Ukrainian Foreign Minister Borys Tarasyuk on 16 April said Ukraine has asked Yugoslavia to allow Albanian leader Ibrahim Rugova to come to Kyiv and freely express his opinion on the Kosova conflict. Tarasyuk said Ukraine wants to "dispel doubts that Rugova had spoken earlier [in Yugoslavia] without any pressure," AP reported. Tarasyuk added that Ukraine is also ready to grant shelter until the end of the conflict to the three U.S. soldiers captured by Yugoslav forces last month. JM

KUCHMA FIRES ENERGY OFFICIALS

Ukrainian President Leonid Kuchma on 16 April fired deputy energy ministers Yuriy Ulitych and Serhiy Kuzmenko for "abuse of authority" and Zinoviy Busyo, head of the National Commission for Energy Regulation, for "serious negligence" in his work, Ukrainian Television reported. Kuchma also instructed the energy minister to dismiss directors of two energy companies. Kuchma made the personnel decisions after reading preliminary findings of an investigation into alleged abuses in the energy sectors. JM

UKRAINIAN REPORT ON POSITIVE INVESTMENT CLIMATE QUESTIONED

A Ukrainian delegation --including Finance Minister Ihor Mityukov and National Bank Chairman Viktor Yushchenko--has told a European Bank for Reconstruction and Development board meeting in London that Ukraine is an attractive place for foreign investors, an RFE/RL correspondent reported on 18 April. Several Western business leaders publicly questioned Kyiv's assessments and urged speedier reforms. They said administrative hurdles, foreign exchange restrictions, and an incomplete legal framework make Ukraine difficult and risky for foreigners. JM

BELARUS HOLDS LOCAL ELECTION RUNOFF

According to official data, 45.6 percent of the eligible voters participated in the local election runoff on 16 April, Belapan reported the next day. Under the local election law, the second round of voting is valid if turnout exceeds 25 percent. After the runoff vote, all but two of the regional and village councils in Belarus have a quorum. JM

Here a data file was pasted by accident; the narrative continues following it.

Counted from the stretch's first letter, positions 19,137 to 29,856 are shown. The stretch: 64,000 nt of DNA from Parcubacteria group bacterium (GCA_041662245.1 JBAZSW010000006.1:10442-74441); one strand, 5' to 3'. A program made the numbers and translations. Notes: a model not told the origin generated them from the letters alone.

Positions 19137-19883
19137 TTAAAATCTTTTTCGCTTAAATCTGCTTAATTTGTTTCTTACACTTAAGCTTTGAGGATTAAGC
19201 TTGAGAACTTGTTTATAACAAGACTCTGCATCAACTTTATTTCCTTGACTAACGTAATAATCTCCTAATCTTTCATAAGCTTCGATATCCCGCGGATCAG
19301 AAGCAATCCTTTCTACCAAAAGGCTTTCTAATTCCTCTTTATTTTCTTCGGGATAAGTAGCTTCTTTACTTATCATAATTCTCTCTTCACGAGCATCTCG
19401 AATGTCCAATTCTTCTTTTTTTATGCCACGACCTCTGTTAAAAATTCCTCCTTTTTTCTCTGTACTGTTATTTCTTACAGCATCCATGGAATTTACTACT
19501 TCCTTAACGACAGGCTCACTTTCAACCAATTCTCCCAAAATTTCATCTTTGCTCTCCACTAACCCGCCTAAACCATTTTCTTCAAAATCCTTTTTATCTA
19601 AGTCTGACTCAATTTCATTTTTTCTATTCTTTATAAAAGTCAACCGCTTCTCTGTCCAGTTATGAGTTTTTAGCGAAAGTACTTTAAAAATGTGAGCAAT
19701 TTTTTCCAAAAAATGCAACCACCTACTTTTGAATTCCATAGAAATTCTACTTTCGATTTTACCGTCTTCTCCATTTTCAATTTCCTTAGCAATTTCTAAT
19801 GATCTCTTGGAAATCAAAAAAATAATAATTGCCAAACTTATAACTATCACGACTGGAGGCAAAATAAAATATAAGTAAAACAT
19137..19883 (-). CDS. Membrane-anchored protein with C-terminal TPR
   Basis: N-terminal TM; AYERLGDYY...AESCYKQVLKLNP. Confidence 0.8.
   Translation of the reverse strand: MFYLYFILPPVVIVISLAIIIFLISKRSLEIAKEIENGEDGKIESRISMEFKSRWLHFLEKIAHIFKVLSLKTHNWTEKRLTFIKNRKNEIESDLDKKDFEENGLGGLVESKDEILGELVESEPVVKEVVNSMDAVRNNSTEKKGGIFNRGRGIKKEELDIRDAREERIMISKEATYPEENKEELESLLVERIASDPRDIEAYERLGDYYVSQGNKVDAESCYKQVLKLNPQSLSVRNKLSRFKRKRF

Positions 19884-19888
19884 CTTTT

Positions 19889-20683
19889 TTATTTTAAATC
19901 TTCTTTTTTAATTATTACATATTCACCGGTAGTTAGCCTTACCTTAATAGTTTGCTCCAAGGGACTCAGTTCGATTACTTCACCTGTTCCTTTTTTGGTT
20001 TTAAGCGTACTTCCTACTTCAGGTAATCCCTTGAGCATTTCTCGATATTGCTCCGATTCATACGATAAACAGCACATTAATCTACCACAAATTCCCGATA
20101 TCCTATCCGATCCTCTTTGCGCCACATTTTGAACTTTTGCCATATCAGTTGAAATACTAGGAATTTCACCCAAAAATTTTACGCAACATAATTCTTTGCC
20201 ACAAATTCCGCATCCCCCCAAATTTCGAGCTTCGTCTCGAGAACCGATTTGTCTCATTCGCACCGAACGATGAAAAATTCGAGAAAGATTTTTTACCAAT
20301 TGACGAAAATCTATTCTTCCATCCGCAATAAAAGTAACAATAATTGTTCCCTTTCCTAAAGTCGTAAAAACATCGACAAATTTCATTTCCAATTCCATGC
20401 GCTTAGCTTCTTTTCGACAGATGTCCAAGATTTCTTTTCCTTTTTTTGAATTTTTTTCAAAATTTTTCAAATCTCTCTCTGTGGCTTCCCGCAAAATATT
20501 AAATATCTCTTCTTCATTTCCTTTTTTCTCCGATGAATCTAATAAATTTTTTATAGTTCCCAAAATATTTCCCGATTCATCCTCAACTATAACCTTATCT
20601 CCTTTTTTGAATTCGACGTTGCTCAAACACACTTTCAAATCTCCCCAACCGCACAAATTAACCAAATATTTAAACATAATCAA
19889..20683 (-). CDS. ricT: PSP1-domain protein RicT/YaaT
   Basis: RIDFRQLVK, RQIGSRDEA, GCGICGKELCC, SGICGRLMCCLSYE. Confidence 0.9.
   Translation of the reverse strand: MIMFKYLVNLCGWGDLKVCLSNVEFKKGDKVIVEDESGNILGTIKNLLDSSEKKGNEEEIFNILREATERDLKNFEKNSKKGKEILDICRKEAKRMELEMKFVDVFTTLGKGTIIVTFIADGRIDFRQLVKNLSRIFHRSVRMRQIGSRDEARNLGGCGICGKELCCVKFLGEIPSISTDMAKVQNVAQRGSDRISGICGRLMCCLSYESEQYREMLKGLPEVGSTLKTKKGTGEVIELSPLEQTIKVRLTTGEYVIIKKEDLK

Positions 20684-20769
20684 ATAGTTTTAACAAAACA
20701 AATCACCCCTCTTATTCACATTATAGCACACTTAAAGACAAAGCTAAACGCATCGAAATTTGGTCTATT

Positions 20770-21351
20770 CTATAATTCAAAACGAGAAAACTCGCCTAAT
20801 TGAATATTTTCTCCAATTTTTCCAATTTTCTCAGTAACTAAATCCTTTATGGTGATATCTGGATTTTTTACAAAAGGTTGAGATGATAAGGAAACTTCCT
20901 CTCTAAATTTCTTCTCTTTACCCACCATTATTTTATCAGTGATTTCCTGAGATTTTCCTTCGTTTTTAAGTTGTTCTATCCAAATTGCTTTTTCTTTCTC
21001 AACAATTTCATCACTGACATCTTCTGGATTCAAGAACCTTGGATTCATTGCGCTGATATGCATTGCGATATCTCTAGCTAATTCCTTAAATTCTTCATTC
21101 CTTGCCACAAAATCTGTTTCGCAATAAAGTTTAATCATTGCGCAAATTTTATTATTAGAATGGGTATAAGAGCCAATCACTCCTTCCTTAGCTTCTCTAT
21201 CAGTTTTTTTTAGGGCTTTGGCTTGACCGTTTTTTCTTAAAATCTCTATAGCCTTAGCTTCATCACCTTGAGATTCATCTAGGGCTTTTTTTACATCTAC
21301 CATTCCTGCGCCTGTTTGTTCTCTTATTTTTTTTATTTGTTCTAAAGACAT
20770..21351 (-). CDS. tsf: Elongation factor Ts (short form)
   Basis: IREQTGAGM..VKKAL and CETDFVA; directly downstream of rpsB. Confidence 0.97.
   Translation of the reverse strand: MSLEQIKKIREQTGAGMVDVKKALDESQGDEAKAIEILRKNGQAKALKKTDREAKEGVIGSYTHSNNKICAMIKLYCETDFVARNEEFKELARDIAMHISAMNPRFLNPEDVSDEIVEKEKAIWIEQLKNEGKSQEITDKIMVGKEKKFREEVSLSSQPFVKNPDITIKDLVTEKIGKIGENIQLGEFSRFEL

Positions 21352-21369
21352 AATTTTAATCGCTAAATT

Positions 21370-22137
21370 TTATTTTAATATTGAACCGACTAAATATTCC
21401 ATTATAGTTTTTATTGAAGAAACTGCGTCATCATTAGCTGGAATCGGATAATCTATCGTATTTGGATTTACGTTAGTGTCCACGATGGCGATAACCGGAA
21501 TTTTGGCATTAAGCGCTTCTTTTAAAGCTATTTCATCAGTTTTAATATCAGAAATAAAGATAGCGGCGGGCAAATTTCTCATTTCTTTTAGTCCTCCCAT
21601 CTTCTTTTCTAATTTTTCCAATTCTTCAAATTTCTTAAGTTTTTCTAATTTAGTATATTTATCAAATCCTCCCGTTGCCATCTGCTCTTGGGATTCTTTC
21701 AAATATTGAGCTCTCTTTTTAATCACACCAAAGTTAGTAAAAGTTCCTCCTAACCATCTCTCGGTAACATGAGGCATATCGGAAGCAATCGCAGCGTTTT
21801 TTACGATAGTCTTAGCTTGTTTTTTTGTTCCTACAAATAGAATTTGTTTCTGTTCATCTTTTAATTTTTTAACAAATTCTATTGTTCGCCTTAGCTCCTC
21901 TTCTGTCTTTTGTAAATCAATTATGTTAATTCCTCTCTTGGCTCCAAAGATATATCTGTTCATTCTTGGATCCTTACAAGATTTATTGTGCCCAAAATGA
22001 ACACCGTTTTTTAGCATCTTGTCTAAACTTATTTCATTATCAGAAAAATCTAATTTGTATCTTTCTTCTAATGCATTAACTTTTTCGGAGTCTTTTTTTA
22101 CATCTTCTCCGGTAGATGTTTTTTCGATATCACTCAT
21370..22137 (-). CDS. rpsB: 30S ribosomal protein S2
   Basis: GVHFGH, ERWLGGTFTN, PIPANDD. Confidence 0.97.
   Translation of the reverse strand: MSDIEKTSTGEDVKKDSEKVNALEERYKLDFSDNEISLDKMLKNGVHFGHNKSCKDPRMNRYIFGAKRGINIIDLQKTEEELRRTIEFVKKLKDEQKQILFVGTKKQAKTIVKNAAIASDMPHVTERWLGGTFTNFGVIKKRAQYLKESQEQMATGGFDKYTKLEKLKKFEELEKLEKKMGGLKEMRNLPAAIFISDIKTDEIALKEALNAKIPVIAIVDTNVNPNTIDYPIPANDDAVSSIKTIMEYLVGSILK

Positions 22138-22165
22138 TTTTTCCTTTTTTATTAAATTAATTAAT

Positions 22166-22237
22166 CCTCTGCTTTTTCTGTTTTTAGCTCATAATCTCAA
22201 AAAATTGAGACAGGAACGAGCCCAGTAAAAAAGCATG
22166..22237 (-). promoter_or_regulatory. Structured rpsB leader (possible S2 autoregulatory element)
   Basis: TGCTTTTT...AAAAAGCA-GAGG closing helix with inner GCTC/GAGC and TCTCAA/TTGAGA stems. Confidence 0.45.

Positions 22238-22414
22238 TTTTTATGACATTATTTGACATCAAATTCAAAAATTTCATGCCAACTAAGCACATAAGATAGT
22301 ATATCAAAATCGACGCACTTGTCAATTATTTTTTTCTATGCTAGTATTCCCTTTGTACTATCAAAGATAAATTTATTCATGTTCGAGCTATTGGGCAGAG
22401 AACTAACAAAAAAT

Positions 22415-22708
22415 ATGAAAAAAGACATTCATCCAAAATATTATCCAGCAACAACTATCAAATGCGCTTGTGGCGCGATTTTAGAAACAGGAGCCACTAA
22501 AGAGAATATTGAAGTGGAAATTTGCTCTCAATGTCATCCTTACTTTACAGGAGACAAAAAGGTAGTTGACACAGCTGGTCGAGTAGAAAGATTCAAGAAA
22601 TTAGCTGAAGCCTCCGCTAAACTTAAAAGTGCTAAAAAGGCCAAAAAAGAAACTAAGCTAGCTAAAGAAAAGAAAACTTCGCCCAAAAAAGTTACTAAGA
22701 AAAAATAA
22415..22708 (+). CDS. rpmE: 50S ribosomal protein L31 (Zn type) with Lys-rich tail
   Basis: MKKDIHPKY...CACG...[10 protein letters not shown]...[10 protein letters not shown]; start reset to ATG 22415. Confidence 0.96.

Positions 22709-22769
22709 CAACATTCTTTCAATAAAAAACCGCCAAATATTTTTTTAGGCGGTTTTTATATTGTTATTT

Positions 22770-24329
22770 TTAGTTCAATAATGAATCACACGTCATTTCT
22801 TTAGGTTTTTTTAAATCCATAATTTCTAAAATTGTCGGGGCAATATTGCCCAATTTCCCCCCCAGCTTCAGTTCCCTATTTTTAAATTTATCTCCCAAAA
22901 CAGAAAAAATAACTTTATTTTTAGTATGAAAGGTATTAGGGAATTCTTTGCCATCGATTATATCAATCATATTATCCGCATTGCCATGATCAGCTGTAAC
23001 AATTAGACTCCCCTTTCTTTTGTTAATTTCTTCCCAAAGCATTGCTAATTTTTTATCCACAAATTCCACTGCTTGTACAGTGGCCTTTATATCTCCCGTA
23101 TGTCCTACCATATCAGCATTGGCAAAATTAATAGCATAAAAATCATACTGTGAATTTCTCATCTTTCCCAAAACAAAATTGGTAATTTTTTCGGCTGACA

BELARUS'S POLISH MINORITY LEADER DETAINED

The Belarusian police on 17 April arrested Tadeusz Gawin, chairman of the Union of Poles in Belarus, for organizing an unsanctioned picket in Hrodna. Gawin is to stand trial on 21 April for disturbing the public order. The protesters brandished posters blaming the central and local authorities for "suppressing the Polish educational system" in Belarus, "Gazeta wyborcza" reported on 19 April. Belarus's Poles complain that since Alyaksandr Lukashenka became president in 1994, they have not been allowed to build new Polish-language schools in Belarus. JM

EESTI TELEKOM RESTRUCTURING COMPLETED

The restructuring of Eesti Telekom has been completed following the company's acquisition of all shares in its subsidiaries, Eesti Telefon and Eesti Mobiiltelefon, ETA reported on 16 April. The company's share capital now totals some 1.37 billion kroons ($95.8 million). Following the tender for shares in Eesti Telekom earlier this year (see "RFE/RL Newsline," 25 January 1999), the state has a 27.28 percent stake in the company, while private investors own 23.72 percent, Baltic Tele AB 25.5 percent, and Sweden's Telia AB and Finland's Sonera Holding B.V. 11.75 percent each. JC

VAN DER STOEL AGAIN OBJECTS TO LATVIA'S LANGUAGE BILL

In a letter to Dzintars Abikis, head of the parliamentary Education, Culture, and Research Committee, OSCE Commissioner on National Minorities Max van der Stoel has voiced concern over Latvia's language bill, pointing in particular to the provision regulating language use in the private sector, BNS reported on 16 April. Van der Stoel warned that passage of the bill in its current form might impair Riga's chances of integration into the EU. OSCE experts are to meet with lawmakers from 4-5 May to discuss the draft legislation ahead of its third and final reading. JC

KRISTOPANS PLEDGES TO CONTINUE PAYING PENSIONS ON TIME

Acknowledging that the social budget deficit is "one degree worse than planned," Latvian Prime Minister Vilis Kristopans told Latvian Radio that the shortfall will be covered by the surplus in the main budget, LETA reported on 16 April. "The situation is being closely monitored, and the governmentwill continue to pay pensions on time," he said. Finance Minister Ivars Godmanis predicted last week that the social budget deficit could total 96 million lats (some $166 million) this year (see "RFE/RL Newsline," 14 April 1999). With regard to the issue of unemployment, which now exceeds 10 percent, Kristopans pledged to reduce that figure by the summer and ensure that export companies resume operations. Those companies have been strongly affected by the Russian financial crisis. JC

CONSERVATIVES DISCUSS HOW TO MAKE PEACE BETWEEN PRESIDENT, PREMIER

Lithuania's ruling Conservative Party has discussed how to end the ongoing "war of words" between President Valdas Adamkus and Prime Minister Gediminas Vagnorius, ELTA reported on 16 April, citing the country's major dailies. That discussion took place after Adamkus met with parliamentary chairman Vytautas Landsbergis to discuss the issue. The president has indicated that he will make a statement later this week on the premier's conduct following the recent escalation in his conflict with Vagnorius (see "RFE/RL Newsline," 13 April 1999). JC